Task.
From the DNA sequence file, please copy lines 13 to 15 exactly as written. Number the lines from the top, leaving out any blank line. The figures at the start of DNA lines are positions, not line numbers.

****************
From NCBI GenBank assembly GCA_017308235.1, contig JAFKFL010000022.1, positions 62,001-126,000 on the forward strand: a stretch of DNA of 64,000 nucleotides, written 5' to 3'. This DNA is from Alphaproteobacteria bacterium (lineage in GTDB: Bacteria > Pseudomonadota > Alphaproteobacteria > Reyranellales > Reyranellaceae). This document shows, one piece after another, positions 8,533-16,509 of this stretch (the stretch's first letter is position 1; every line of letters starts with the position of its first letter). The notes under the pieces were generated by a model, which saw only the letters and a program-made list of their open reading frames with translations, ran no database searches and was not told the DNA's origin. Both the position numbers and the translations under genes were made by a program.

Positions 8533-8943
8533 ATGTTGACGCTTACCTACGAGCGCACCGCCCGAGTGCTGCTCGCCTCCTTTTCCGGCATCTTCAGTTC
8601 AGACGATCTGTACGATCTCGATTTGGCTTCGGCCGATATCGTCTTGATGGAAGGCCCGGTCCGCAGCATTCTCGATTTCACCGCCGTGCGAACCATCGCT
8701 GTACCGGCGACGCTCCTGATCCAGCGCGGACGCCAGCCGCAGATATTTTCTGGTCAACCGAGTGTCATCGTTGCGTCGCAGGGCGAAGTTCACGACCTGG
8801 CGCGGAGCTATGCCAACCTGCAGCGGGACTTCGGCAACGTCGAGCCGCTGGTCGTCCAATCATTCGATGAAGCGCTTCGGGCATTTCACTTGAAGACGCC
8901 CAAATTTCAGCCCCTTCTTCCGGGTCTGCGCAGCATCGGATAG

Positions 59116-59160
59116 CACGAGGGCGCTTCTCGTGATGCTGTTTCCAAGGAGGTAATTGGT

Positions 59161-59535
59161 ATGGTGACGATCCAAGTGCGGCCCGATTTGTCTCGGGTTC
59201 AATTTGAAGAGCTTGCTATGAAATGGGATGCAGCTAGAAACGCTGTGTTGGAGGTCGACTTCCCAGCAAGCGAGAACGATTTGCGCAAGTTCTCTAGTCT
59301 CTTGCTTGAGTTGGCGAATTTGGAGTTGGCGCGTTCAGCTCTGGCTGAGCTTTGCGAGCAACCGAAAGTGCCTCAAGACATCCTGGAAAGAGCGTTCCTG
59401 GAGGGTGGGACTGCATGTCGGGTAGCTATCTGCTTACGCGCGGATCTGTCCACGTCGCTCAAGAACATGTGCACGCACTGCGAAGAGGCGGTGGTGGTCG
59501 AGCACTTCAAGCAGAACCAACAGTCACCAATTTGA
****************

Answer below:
59301 CTTGCTTGAGTTGGCGAATTTGGAGTTGGCGCGTTCAGCTCTGGCTGAGCTTTGCGAGCAACCGAAAGTGCCTCAAGACATCCTGGAAAGAGCGTTCCTG
59401 GAGGGTGGGACTGCATGTCGGGTAGCTATCTGCTTACGCGCGGATCTGTCCACGTCGCTCAAGAACATGTGCACGCACTGCGAAGAGGCGGTGGTGGTCG
59501 AGCACTTCAAGCAGAACCAACAGTCACCAATTTGA